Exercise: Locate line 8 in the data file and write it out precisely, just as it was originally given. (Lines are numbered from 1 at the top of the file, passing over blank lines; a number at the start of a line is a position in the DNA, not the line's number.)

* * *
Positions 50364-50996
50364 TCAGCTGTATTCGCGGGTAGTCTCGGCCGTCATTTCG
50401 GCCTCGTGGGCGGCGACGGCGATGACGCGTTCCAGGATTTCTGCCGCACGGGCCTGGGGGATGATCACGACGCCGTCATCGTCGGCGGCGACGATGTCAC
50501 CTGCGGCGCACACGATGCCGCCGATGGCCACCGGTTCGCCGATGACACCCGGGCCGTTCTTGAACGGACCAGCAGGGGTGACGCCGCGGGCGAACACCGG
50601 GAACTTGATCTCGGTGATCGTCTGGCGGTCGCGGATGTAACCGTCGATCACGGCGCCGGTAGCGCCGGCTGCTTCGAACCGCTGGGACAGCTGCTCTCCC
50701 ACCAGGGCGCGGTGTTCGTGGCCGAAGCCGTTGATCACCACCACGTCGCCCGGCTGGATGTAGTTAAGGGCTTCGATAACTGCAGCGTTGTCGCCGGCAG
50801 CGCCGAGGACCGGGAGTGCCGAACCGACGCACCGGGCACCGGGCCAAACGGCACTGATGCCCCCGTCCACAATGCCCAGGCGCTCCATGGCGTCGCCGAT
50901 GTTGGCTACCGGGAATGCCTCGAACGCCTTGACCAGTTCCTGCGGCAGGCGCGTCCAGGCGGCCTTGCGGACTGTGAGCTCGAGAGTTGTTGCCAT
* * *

50901 GTTGGCTACCGGGAATGCCTCGAACGCCTTGACCAGTTCCTGCGGCAGGCGCGTCCAGGCGGCCTTGCGGACTGTGAGCTCGAGAGTTGTTGCCAT